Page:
When it becomes hot and humid in summer, there is only thing comes to Japanese people’s mind.
Summer + Hot = …
“Kakigori” Of course!
‘Kakigori’ is Shaved Ice with some sweet syrup. We love it during a very hot and humid Japanese summer. Japan is composed of a collection of many islands that lies very long from the North to the South so that there is slight difference in weather but anywhere in Japan we cannot escape from the heat and humidity in summer time. So, what do we do? We enjoy eating the food that beats it!
That is the way how Japanese people’s mind work. ‘Kakigori‘ shaved Ice is the best remedy. Actually I have introduced ‘Kakigori with Mango‘ last year (Remember this ↑ flag?). Mango flavour is fairly modern in Japan, so this time I made the most traditional flavour for Kakigori. That is ‘Uji Kintoki‘ flavour.
Uji Kintoki Kakigori (宇治金時）
Uji-Kintoki Kakigori, Shaved Ice with Matcha Syrup & Sweet Bean Paste
There is a Japanese traditional food that is a Japanese favourite but almost all foreign people disliked it. That is ‘Mochi’ Rice cake. Many western people have said that “Mochi is not enjoyable even if it is as sweet or savoury, and however it’s grilled or cooked with sauce”… That is until now. Mochi became very popular just recently at least in London. It has been used as topping on some dessert such as Frozen Yogurt and Ice Cream.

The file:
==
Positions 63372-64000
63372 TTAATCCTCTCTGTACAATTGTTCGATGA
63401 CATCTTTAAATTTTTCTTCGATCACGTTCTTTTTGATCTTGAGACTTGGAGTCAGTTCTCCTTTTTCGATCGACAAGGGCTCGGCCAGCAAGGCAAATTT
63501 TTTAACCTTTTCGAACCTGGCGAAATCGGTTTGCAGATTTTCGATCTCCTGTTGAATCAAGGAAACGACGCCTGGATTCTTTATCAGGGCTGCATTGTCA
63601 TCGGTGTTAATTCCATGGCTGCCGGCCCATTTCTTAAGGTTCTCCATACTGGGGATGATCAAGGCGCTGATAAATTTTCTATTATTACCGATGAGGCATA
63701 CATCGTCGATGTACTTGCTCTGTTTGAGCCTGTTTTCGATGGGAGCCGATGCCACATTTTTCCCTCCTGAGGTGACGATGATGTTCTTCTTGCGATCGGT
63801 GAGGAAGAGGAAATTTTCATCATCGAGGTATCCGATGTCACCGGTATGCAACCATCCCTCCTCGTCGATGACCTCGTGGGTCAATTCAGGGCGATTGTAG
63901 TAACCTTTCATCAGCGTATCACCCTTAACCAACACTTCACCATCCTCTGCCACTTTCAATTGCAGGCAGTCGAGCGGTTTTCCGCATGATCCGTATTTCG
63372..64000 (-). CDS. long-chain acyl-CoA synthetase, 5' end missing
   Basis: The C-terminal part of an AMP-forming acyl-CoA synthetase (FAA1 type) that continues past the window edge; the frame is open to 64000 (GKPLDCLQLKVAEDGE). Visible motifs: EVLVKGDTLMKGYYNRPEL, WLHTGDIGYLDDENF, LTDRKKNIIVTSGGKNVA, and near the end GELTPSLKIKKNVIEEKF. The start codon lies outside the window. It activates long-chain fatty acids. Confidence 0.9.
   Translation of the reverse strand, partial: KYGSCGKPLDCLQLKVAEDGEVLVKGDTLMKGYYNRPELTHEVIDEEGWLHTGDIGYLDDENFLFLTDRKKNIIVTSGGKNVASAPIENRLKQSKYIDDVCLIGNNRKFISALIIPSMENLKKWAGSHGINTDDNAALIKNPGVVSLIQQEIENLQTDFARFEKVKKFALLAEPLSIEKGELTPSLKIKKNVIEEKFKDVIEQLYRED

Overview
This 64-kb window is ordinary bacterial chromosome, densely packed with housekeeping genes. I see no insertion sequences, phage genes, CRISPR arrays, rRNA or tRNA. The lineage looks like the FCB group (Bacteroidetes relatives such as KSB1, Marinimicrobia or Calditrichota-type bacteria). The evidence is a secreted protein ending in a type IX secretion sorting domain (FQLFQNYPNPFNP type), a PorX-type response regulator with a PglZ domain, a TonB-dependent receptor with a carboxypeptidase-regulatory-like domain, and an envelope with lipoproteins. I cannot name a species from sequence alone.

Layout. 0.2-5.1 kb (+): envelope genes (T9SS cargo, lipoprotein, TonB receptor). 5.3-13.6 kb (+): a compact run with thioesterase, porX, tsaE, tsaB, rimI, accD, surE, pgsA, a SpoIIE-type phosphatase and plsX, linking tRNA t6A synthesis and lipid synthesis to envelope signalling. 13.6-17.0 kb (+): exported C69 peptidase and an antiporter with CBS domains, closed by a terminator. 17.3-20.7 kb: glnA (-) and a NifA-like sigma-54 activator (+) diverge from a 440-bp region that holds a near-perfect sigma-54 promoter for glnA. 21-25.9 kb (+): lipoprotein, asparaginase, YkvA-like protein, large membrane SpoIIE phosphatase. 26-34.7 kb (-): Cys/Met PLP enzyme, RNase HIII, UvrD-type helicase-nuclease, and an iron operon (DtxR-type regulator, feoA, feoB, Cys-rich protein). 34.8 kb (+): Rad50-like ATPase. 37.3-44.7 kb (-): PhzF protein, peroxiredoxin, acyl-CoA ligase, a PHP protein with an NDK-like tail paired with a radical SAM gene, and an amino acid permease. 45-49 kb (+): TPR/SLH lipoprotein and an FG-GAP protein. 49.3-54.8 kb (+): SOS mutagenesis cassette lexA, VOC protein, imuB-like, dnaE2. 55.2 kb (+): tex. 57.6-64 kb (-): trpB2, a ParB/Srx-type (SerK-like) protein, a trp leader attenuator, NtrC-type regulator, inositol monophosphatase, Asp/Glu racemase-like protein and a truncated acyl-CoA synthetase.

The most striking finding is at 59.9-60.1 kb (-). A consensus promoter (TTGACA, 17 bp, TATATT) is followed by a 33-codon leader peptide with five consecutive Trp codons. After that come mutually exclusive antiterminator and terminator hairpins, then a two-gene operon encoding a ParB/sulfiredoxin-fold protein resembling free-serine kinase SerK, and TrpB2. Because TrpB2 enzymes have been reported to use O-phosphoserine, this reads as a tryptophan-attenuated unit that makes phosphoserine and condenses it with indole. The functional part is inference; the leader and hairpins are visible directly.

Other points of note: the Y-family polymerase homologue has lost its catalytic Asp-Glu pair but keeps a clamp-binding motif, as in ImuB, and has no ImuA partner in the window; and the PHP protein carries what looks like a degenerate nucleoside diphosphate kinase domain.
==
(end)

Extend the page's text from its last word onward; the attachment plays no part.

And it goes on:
Because I knew western people didn’t like the texture I was avoiding to make any sweet with the Mochi texture in London. However, there is huge demand for Mochi nowadays. What is happening? It was so unthinkable before.
So I created this sweet with Mochi and Raspberry to make it looks like a western cake.
Raspberry Mochi Cake
How does it look?
It was great weather last sunday. Shamefully I was not planning anything particular to do in this lovely day so decided to go for a walk locally to my first visit to Highgate Cemetery. It is a famous cemetery that well-known people are buried.
I have several English friends who like to go cemeteries. They say it is calming and makes them feel peaceful. However, for me as a Japanese person a cemetery is somewhere spooky so I never be keen on visiting there. In old fashioned Japanese horror films ghosts always appear under willow trees near a cemetery. By thinking lots of bodies under the ground walking around there is also quite disterving to me. Anyway, that is why this became my first visit to this famous place. It was something new for me.
In order to reach the cemetery I went through Waterlow Park in Highgate.
The park has a wide grass area with some huge trees and some colour too.
There are several types of alcohol in Japan. Two most well-known ones are ‘Sake’ (Rice Wine) and ‘Shochu’ (Spirit made from materials such as rice, wheat or sweet potatoes). We also have some liquors and the most popular one is ‘Umeshu’ Plum Liquor. I like Umeshu. Although it is an alcoholic drink I have been familiar with it since I was a child. My mother used to make it at home with fresh ‘Ume’ plums. It is very refreshing having it on the rock, neat Umeshu with some ice cubes especially after having a bath in summer. You wait a little until the ice starts melting and dilutes the Umeshu a little then you drink it. Aaaaaah, so heavenly.
Recently I had a chance to attend an ‘Umeshu’ seminar. I loved to find out more about my favourite drink.
The seminar was held at Shoryu Ramen restaurant in Piccadilly Circus, London. It was hosted by Japan Centre and Choya, the biggest Umeshu company in Japan.
The lecturer was Mr. Suzuki from Choya who had just landed in London on the same day. It was great that he incorporated a quiz into the seminar. He explained some facts regarding the Umeshu and gave us questions.